Phase 3: drastically Reduce Carbs
Time: 3 to 4 weeks
Why: When you reach this point, pat yourself on the back and congratulate yourself! You have eliminated the sugar-rich, empty calories from your diet. At this point, you should start to see and feel a change: you have fewer withdrawal symptoms and more energy, and there is a noticeable difference in the way that you look and feel about yourself.
While you have already reduced your intake of simple carbohydrates, like sugars from beverages, you still have to tackle complex carbohydrates, like breads, pastas, and rice. Both simple and complex carbohydrates affect your blood sugar in ways that can detract from your weight loss. If you eat them in excess, you will soon be craving other foods, often those that are high in sugar or largely consist of other carbohydrates.
Eating too many carbohydrates is like putting yourself on a roller coaster; your blood sugar zooms up shortly after you eat, then goes crashing down after a short time. Before you know it, you’re hungry because your body quickly digested the food; you’re craving more, and so the ups and downs continue. There is a way to get off of the roller-coaster ride and take control: reduce your intake of any carbohydrates that you abuse, and by abuse, we mean eating them not necessarily because you need them due to hunger, but because you want them to feel normal and to avoid the awful feelings associated with the withdrawal syndrome.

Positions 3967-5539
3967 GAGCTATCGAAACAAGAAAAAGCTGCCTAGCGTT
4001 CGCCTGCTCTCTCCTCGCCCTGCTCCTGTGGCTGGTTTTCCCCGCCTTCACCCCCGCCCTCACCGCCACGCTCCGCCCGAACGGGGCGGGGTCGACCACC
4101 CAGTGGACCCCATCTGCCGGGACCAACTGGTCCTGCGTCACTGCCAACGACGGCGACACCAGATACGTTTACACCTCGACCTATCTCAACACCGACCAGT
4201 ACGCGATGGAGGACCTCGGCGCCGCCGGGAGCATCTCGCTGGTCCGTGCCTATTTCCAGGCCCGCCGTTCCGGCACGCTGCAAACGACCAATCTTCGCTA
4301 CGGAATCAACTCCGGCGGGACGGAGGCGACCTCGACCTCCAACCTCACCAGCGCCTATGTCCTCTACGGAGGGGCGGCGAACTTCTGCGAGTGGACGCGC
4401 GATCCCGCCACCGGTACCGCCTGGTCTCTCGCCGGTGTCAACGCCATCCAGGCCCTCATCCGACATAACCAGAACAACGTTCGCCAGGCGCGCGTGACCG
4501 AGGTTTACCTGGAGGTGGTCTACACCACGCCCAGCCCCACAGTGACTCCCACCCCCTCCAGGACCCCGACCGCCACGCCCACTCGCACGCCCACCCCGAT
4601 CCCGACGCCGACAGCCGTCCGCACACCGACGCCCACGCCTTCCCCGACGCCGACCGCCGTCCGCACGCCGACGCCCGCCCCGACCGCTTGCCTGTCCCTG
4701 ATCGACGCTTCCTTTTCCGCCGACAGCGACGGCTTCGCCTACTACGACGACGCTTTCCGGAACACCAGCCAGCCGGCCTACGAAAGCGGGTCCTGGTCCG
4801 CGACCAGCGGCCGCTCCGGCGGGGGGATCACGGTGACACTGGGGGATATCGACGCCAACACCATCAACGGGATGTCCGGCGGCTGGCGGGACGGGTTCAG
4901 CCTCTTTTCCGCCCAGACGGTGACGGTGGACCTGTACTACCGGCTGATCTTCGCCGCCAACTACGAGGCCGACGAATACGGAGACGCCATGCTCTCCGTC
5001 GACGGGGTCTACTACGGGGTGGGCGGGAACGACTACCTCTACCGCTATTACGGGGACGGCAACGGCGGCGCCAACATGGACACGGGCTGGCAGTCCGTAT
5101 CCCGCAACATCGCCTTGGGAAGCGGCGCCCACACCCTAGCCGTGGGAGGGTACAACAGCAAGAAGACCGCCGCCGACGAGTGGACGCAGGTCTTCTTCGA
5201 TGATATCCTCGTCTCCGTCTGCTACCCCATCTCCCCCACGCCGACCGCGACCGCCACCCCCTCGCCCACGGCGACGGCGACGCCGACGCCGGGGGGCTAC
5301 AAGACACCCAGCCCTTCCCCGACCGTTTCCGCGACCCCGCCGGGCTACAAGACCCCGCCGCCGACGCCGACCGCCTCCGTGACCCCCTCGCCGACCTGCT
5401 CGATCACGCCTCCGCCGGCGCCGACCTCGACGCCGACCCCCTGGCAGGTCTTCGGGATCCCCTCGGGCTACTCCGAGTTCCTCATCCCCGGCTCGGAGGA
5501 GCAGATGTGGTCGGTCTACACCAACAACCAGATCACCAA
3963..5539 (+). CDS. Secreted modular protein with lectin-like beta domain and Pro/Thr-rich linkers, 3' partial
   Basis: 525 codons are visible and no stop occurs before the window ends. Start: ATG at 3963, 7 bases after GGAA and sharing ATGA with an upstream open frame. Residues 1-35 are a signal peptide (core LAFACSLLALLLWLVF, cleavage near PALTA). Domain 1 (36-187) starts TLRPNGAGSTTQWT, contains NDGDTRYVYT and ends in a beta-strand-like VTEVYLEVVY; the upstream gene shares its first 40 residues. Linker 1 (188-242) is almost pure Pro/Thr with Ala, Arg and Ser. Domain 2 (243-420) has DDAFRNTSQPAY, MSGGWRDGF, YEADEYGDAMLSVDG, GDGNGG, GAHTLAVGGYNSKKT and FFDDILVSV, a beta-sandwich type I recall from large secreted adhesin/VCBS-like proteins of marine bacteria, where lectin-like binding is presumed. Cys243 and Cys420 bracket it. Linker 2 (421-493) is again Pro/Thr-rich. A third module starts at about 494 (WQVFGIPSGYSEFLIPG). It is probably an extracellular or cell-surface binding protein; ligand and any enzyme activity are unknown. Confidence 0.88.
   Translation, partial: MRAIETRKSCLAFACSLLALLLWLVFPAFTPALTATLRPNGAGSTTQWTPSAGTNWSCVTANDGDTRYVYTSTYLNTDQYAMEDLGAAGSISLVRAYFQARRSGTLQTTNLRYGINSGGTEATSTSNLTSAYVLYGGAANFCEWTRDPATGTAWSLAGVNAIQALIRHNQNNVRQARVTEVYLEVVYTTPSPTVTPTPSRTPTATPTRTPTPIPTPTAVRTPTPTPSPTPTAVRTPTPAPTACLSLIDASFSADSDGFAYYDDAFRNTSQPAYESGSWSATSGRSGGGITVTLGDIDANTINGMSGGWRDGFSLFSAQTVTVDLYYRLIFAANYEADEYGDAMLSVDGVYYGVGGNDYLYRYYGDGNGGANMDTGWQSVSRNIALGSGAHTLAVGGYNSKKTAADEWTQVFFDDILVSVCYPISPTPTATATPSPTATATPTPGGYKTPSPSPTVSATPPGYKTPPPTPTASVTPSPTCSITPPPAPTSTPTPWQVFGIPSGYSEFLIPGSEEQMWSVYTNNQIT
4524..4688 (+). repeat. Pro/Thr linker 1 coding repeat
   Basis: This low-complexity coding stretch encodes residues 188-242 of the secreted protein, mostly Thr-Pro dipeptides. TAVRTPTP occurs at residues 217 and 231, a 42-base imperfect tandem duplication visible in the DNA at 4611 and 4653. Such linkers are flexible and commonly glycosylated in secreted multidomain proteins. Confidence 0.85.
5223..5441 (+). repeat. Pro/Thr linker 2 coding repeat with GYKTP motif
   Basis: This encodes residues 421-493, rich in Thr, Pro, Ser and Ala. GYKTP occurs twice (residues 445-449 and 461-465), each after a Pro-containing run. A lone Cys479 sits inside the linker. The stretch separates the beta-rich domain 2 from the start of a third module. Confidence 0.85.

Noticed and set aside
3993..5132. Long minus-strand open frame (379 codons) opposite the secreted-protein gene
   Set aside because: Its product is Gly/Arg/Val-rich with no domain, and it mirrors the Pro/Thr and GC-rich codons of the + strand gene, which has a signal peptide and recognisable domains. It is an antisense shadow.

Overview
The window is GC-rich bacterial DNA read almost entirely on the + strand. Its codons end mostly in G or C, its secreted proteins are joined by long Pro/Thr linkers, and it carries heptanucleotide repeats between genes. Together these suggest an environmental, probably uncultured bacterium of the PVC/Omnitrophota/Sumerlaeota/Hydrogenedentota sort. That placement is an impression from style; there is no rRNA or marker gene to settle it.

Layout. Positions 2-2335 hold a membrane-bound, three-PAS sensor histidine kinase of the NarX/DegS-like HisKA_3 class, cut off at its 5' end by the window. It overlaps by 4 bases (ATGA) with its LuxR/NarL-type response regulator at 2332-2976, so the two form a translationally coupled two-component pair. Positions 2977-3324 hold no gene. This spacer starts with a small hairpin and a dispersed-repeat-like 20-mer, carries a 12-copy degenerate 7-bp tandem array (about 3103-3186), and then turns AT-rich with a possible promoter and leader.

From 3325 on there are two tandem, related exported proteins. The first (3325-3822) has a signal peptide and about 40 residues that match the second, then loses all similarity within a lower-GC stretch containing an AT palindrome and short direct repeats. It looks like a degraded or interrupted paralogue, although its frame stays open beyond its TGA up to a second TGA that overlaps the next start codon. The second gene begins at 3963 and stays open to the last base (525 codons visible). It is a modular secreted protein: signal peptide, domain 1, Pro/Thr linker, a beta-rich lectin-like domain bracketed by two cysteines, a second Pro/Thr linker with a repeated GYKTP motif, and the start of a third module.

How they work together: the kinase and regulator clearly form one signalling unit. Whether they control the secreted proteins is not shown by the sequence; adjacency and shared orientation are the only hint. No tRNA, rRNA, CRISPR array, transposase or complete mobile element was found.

How: The process of cutting back on bread, pasta, rice, and so on will probably take more time than the previous two stages. This is largely because many people are heavily dependent on these types of complex carbohydrates as the primary constituents in many meals.
Instead of having toast for breakfast or a sandwich for lunch, you’ll need to come up with alternatives. Instead, you may opt for eggs and fruit for breakfast, and a large green salad with chicken on top (hold the croutons and the sugar-laced dressings) for lunch.
A good strategy is to list the carbohydrates that you tend to overeat most, and then cut them out one by one. Make it a rule of thumb that once you cut something out, you cut it out for good. Phase out breads and pastas first, then move on to cereals (unless you’re eating lots of highly sweetened cereals, in which case you should cut those out first, as they’re loaded with added sugars).